1920's radio

I recently bought a small 1920's style radio at a vintage radio rally. I'd always thought items of this age were likely to be very expensive but this one cost me £20 (about $30), not unreasonable I thought.

VR21 regen, front view

The unit is certainly no work of art but does use vintage components. It is of course possible that the unit was assembled more recently than its components suggest but the level of grime on the coils indicate that they were certainly wound a long time ago. Some of the soldering was recent; I'm not sure if the last owner thought that it worked well or not but it appears he/she made good some of the connections.

The unit is a single valve regenerative short wave receiver covering very roughly 5 to 15 MHz. In total, 1 fixed and 3 variable capacitors are used together with 1 resistor, 1 switch, two coils (on the same former) and of course the triode valve. The antenna is connected via a series variable capacitor and crocodile clip which taps into the tuned circuit.

The valve is a "VR21" which is a directly heated triode with a 2 volt filament. The early radios used a single lead acid accumulator cell to power the filament(s), the High Tension being provided by large dry cells. Periodically the owner would take the exhausted accumulator to a local garage which had facilities for recharging it. The dry cells would last longer as the current consumption from the HT line was generally quite low.

VR21 regen, top view

Later, by perhaps the early or mid 1930's, domestic electrical supply became more commonplace and radios evolved into much larger and more sophisticated units that were powered from the mains supply. Generally, these mains powered radios were of the super-heterodyne type, rather than the regenerative and "tuned radio frequency" types that typified the early battery operated valve radio sets.

To date I've verified the unit is basically working and made some sensitivity measurements using a signal generator. I did not have a 2 volt power supply and rather than use a resistor from and a higher voltage supply I decided to try a 1.5 volt 'D' size dry cell. This only makes the filament glow a dull red, just visible in a darkened room, but never the less the unit would operate with this heater voltage.

The rheostat visible in some pictures is a 350 Ohm unit and although it appears to be connected is itself open circuit as connected end to end and so has no effect. One end to the wiper contact still works and I'm working out how to incorporate this into the circuit - if at all. I've seen rheostats in filament circuits but I think this particular one has too high a resistance for this application.

VR21 regen, back view

I used a 50 volt DC power supply to provide the HT and measured currents of around 1 mA at this voltage. The unit would regenerate at 7 MHz but as I decreased the frequency the unit dropped out of regeneration, even with the control set to the maximum.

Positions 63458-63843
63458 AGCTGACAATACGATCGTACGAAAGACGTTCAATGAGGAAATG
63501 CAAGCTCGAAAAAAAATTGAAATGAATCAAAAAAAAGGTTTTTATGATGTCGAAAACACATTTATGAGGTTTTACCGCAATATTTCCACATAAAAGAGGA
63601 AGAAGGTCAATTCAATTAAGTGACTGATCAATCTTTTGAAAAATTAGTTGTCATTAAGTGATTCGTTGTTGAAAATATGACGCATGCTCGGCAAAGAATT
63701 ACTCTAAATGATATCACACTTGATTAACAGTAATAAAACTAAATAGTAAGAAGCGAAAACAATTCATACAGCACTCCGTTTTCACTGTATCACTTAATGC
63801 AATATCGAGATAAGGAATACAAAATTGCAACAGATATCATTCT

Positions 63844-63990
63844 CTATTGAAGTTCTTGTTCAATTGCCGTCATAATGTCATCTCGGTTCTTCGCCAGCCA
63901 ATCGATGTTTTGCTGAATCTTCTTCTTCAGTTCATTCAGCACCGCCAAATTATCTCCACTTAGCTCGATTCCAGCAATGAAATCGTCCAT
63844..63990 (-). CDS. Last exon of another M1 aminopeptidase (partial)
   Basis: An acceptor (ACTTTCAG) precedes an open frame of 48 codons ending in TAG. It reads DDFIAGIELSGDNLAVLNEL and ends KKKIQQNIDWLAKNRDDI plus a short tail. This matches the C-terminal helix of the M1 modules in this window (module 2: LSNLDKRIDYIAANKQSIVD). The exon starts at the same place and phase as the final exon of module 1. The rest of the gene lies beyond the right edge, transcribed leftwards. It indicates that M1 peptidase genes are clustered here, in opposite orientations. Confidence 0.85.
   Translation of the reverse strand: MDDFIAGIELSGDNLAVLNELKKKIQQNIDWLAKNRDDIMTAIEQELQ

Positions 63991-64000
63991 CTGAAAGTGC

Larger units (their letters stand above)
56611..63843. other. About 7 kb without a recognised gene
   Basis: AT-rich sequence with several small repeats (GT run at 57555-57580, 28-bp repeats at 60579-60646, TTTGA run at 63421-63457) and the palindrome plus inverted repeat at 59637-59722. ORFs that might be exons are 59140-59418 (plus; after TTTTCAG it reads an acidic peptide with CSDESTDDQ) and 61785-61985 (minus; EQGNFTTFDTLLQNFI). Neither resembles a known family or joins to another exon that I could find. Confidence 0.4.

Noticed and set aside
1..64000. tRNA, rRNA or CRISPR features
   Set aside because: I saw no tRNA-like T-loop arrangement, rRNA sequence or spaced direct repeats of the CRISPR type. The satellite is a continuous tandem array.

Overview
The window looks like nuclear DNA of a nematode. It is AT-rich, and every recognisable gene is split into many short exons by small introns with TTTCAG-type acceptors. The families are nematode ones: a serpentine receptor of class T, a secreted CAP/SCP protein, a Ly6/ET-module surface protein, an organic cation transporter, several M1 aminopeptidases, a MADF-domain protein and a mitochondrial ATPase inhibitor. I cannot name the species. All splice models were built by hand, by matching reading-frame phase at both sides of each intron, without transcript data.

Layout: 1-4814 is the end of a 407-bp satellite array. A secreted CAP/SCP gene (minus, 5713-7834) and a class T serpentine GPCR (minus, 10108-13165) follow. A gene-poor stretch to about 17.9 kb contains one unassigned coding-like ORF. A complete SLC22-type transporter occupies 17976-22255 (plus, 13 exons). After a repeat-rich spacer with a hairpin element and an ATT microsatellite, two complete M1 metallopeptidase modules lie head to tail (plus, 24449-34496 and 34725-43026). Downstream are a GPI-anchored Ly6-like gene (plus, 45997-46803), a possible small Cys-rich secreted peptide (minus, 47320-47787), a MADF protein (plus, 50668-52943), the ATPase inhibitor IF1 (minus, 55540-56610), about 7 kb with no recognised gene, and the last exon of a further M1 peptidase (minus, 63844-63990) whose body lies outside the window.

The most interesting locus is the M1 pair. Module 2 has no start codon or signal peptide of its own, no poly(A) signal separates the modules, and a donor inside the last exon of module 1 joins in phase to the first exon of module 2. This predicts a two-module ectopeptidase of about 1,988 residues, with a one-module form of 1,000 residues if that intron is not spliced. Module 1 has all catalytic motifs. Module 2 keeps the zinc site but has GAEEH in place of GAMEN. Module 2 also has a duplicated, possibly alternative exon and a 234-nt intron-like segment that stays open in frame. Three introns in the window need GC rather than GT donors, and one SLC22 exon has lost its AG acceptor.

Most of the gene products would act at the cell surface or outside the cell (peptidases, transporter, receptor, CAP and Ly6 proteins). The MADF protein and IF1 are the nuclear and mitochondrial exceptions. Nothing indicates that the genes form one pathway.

I'd rather not start increasing the feedback winding and so I will try a higher voltage as well as a 2 volt heater voltage to try to establish the lower frequency limit of the set. I'm interested in CW (Morse) and Single Side Band reception on the Amateur radio bands and the reception of these modes requires the set to be oscillating both in order to demodulate the incoming signal and also to provide a very high gain from the otherwise low gain valve.

If I can fix the regeneration maybe I will add a fixed capacitor in parallel with the tuning capacitor (if required) to bring the unit down to work on the 3.5 MHz band as well as the 7MHz band.

No audio output transformer is present and so I simply connected a pair of old high impedance headphones in series with the anode circuit. Using these headphones I was able to obtain the following results for receiver sensitivity:

HT voltage:   50 V (would be better with 100 volts I think)
HT current:   1 mA
LT voltage:   1.5 V (should be 2 V)
LT current:   85 mA (would be 100 mA at 2V)
Frequency:    7000 kHz
Mode:         CW
o/p:          Genuine 1920's headphones, in series with HT and anode RFC.

(Minimum Discernable signal) 
MDS:          -90 dBm or roughly S7 based on S9 = 50 uV and 6 dB per S point.
Min usable:   about -80 dBm or pretty nearly S9.

For reference -90 dBm is 1 pico watt or about 14 uV RMS into 50 Ohms.

I think that with greater voltage and more tweaking I could see better than a -100 dBm MDS*. I'm also a little deaf and so someone with normal ears could probably do better again. I did try using an audio transformer and sensitive (but low impedance) modern headphones but they were not as good as the old 'phones although they were a lot more comfortable!

It requires a steady hand to operate the set and the contacts on the main variable capacitor are dirty and so the tuning is somewhat erratic at present. I think it will need a good few hours of usage to determine whether or not the set is viable for a two way contact (together with a companion transmitter). I'd like it to be so but it's really a simple broadcast set.

* To put these figures in context my twin double-triode regenerative 80m receiver has an MDS of better than -110 dBm when driving a loud speaker but this set does employ 4 triodes rather than 1.

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